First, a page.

Following last month’s first in a three-part documentary series on the history of some of the most famous cult films in history, Time Warp, Vol. 2–Horror and Sci-Fi is another detailed discussion of some of the best known scary films and science-fiction works that gained a certain notoriety after their initial (usually disappointing) release. (For those keeping track, Vol. 3–Comedy and Camp hits VOD June 23.) Since these two genres were my gateway drug into my love of all types of film, I was perhaps a little more critical of some of the film’s more obvious choices, but the series is meant to highlight “The Greatest Cult Films of All-Time” and not necessarily the more obscure but no less incredible options.
As was Vol. 1, this chapter is hosted (somewhat superfluously) by Joe Dante, with a panel including director John Waters and actors Illeana Douglas and Kevin Pollak, all of whom sit on directors chairs and introduce each new group of movies. Even more so this time around, only Dante and Waters add anything meaningful to the conversation (I hope this changes in Vol. 3). The meat of the film comes in the short profiles of the handful of titles discussed by those who made or starred in them, as well as film critics, historians, and other filmmakers who are fans of these enormously entertaining works that often share the common thread of being box office failures that somehow caught on while on the midnight circuit long after their release.
Rightfully so, the horror offerings open with a twofer from George A. Romero’s Night of the Living Dead and its follow-up Dawn of the Dead, both of which were critical darlings because of their daring social commentary (or, as Romero frequently said, “What’s pissing me off these days?”) about race and class division, consumerism, and (in his third zombie movie, Day of the Dead) the military. Zombies are immediately followed by the demons that populate Sam Raimi’s The Evil Dead, with star Bruce Campbell providing a great deal of insightful and humorous stories about the making of the film and its path to cult success.
The worthy list of horror titles also featured here include Rob Zombie’s The Devil’s Rejects; the recently departed Stuart Gordon’s Re-Animator; Tobe Hooper’s The Texas Chain Saw Massacre; and even Tom Six’s The Human Centipede. On the science-fiction side of things, works like Ridley Scott’s Blade Runner; Paul Bartel’s Death Race 2000; John Sayles’ The Brother from Another Planet; and almost un-categorizable films like Liquid Sky and The Adventures of Buckaroo Banzai Across the 8th Dimension are included for dissection—alongside the one bonafide box office success in the bunch, Stanley Kubrick’s A Clockwork Orange.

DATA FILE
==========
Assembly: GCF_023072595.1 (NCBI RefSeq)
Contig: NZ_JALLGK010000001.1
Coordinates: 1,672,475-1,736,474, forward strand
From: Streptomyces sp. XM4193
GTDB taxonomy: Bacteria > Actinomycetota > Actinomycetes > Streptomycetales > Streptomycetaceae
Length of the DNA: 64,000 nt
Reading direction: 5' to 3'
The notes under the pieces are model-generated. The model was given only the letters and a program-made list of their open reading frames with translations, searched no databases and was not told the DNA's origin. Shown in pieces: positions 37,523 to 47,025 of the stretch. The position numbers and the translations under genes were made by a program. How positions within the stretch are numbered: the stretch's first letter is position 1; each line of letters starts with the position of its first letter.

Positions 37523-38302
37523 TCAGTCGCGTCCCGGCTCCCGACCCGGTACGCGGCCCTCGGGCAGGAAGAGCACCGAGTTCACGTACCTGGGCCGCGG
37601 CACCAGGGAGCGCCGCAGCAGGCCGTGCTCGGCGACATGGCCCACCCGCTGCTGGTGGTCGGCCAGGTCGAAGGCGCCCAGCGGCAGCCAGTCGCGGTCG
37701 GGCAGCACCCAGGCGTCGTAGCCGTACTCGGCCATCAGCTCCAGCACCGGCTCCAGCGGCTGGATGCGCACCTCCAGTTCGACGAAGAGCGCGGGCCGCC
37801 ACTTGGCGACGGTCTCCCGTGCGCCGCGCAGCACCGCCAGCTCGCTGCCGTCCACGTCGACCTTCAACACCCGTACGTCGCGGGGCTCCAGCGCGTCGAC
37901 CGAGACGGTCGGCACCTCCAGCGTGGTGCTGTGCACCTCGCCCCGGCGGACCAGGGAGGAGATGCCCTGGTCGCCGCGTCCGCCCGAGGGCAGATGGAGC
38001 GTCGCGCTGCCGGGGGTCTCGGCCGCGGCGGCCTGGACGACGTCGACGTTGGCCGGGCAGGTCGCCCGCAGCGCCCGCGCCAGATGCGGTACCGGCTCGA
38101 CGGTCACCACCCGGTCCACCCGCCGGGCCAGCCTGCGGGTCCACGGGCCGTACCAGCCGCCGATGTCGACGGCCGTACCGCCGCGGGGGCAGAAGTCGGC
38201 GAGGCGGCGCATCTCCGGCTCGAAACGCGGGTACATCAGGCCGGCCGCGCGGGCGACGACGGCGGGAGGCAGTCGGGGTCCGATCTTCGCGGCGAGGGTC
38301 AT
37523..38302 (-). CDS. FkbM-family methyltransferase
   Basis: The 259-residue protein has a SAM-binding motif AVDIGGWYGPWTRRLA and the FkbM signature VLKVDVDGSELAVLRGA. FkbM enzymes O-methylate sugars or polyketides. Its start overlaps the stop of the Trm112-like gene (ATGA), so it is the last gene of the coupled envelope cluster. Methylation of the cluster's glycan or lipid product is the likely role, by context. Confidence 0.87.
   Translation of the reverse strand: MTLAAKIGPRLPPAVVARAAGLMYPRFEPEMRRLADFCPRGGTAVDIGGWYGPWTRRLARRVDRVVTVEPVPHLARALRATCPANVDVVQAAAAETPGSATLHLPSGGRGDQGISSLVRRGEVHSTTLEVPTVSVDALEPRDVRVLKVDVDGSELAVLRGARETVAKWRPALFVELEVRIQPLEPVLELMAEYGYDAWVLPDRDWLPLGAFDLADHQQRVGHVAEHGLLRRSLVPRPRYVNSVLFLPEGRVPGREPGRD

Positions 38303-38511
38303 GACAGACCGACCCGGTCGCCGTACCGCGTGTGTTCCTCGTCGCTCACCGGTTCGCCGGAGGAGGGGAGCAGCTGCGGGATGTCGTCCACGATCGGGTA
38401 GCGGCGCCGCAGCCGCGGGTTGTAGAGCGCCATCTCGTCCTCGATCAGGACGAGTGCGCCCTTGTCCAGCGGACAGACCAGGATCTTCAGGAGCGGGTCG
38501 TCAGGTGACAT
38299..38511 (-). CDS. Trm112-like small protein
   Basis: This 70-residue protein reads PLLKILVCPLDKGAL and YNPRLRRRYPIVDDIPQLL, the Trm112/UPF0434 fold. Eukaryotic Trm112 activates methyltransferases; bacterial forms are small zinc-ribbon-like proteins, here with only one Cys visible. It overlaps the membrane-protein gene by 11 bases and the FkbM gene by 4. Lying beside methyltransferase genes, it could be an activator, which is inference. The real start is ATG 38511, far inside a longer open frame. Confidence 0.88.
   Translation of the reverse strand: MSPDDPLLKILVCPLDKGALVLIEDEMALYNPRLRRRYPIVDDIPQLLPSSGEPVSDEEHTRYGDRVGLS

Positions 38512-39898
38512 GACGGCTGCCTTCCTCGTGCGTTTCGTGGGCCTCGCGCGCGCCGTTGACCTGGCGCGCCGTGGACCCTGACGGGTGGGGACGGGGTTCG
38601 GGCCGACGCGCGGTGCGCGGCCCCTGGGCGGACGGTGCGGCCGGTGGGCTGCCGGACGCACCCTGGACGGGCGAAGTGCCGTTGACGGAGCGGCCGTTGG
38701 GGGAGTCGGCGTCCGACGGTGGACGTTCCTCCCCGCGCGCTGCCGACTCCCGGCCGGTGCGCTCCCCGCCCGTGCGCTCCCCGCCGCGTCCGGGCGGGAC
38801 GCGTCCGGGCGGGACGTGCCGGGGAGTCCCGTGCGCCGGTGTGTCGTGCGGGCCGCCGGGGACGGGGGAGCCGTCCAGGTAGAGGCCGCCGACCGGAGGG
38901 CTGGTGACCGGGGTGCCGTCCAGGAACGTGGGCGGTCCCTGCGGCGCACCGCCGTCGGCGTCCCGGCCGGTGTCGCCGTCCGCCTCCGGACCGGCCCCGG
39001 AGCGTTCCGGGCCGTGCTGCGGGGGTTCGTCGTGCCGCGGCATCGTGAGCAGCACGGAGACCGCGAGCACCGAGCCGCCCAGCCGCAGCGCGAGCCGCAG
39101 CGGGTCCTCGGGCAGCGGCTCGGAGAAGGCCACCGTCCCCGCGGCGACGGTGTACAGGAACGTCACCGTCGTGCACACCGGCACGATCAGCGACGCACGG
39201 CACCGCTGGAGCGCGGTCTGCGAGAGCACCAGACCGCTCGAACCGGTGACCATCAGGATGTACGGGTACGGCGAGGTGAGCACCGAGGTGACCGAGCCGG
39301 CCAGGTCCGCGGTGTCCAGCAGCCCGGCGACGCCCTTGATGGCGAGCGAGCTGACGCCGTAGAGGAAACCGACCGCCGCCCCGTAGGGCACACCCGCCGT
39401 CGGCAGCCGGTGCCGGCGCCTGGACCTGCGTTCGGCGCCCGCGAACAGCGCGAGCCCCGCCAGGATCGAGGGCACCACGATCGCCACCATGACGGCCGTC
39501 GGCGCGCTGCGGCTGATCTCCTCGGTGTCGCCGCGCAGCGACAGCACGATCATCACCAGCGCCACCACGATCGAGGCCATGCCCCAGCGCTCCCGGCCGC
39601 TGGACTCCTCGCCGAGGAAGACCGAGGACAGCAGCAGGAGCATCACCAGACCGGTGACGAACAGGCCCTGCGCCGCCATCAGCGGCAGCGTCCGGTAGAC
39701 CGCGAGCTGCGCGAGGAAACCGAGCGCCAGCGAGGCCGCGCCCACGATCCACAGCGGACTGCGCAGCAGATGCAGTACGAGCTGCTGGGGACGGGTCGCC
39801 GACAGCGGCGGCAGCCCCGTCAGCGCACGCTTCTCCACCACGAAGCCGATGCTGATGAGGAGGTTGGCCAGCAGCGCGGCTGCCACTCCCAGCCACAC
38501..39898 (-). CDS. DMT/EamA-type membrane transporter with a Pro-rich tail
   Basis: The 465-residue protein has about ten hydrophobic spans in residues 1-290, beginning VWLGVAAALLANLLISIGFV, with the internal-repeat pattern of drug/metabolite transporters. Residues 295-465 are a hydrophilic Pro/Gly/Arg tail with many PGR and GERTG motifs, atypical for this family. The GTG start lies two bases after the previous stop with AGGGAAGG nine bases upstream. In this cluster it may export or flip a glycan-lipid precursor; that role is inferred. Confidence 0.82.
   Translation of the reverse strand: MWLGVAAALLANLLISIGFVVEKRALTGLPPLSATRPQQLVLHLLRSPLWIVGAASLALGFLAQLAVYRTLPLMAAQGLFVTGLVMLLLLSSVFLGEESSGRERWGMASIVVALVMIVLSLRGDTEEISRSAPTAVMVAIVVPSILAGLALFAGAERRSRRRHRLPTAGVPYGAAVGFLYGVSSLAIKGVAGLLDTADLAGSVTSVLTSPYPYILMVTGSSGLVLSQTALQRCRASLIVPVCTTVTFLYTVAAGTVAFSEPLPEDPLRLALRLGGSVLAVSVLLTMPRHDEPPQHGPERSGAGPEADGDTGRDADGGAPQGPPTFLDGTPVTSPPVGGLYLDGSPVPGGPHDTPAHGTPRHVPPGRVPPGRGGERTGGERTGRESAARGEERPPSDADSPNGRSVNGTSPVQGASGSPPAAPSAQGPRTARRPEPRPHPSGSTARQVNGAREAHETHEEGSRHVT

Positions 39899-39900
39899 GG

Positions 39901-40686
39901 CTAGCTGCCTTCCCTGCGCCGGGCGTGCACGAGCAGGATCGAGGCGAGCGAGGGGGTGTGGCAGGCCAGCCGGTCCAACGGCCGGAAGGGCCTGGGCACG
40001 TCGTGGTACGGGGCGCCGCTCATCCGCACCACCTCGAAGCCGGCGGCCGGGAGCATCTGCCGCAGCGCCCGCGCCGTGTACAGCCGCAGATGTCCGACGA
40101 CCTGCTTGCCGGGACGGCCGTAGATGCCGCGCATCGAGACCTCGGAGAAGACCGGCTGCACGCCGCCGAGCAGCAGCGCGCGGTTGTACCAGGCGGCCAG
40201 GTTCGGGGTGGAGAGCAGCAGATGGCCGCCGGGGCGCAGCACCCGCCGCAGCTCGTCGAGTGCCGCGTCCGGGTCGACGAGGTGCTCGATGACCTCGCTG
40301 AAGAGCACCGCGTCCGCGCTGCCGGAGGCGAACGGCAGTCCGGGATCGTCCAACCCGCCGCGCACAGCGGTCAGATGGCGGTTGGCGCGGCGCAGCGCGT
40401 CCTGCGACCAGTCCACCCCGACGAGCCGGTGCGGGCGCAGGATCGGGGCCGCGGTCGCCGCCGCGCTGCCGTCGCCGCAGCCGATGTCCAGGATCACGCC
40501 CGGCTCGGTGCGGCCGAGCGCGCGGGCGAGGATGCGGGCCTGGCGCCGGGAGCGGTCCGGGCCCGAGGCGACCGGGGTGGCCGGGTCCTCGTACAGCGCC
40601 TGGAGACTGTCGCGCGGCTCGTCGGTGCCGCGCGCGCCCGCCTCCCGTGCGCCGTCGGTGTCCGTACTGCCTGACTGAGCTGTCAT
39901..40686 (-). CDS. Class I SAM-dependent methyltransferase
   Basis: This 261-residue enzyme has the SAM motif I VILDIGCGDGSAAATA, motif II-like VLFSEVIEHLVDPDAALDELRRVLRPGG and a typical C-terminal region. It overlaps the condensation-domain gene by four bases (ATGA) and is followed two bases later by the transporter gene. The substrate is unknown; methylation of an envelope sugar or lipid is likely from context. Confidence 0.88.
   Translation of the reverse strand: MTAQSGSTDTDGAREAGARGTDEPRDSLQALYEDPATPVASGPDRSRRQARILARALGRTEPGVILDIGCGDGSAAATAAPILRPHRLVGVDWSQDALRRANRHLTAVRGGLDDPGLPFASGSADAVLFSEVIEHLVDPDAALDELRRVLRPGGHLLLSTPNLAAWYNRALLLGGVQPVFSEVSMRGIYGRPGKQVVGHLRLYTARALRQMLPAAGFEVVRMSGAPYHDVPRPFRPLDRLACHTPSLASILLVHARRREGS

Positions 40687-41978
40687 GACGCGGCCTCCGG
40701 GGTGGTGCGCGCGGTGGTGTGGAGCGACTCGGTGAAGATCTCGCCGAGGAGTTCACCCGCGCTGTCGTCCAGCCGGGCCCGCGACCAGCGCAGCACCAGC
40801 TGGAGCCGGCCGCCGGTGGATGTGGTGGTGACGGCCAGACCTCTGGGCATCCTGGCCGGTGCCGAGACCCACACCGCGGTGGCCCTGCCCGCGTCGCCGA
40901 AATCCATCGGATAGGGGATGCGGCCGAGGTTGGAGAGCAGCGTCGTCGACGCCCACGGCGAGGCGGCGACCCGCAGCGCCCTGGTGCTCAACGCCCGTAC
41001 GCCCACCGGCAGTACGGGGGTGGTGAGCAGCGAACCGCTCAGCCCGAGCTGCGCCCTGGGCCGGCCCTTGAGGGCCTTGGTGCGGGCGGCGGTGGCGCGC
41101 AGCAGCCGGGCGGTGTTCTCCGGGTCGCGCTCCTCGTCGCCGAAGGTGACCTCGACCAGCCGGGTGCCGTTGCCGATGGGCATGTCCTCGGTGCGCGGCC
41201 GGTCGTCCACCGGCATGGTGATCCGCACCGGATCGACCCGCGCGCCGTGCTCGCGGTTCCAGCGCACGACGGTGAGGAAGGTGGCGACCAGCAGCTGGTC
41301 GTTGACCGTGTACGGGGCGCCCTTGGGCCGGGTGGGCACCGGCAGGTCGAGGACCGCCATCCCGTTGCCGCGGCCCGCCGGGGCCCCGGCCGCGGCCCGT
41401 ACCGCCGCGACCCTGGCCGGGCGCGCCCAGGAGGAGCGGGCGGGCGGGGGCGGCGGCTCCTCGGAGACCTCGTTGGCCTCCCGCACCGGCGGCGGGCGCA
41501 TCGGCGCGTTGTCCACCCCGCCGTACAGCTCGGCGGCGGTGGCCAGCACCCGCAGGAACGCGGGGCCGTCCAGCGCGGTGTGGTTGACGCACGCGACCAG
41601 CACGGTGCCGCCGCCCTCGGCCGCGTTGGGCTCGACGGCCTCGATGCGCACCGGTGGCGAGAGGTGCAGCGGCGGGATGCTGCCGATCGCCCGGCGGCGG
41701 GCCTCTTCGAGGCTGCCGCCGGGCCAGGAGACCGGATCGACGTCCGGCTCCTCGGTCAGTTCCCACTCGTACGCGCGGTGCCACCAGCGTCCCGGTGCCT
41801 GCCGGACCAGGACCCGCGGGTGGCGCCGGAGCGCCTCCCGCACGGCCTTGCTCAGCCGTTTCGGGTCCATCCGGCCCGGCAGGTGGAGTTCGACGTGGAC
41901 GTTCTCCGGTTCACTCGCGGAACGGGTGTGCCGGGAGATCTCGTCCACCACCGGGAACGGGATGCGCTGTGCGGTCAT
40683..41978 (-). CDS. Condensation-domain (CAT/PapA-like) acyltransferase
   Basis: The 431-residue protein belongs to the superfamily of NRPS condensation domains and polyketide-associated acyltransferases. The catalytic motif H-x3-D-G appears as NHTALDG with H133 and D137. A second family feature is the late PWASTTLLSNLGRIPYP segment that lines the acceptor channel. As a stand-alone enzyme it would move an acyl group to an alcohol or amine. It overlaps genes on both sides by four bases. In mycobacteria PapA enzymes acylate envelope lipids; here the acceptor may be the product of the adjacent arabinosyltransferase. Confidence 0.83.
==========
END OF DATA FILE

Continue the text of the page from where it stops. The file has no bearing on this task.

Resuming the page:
A parade of famous faces are brought in to provide commentary about each title, including Jeff Goldblum (who offers alternate line readings for his Buckaroo Banzai character), Mary Woronov, Malcolm McDowell, Roger Corman, Sean Young, and Joe Morton, as well as most of the directors of the featured films. The truth is, if you’ve listened to the DVD commentaries for most of these films or watch a Making Of documentary for them, you’ve likely heard most of these stories before, which doesn’t make them any less interesting.
As I said for the first film in the series, Vol. 2 is probably better suited as a primer for those looking to tap into the horror and/or sci-fi genres for the first time. And while it never gets old to me to hear and see these tremendous actors and filmmaking legends discuss these groundbreaking works, it all feels a bit familiar and a bit like retread, even more than Vol. 1. That being said, Vol. 3 has a much more eclectic group of movies in its lineup (and a much longer running time), and that fact alone piques my interest and has me eager to dive into it. Just to confuse the issue, Vol. 2 is the weakest of the three documentaries, but it covers the best overall group of films.
The film is available beginning today On Demand and on most digital platforms.
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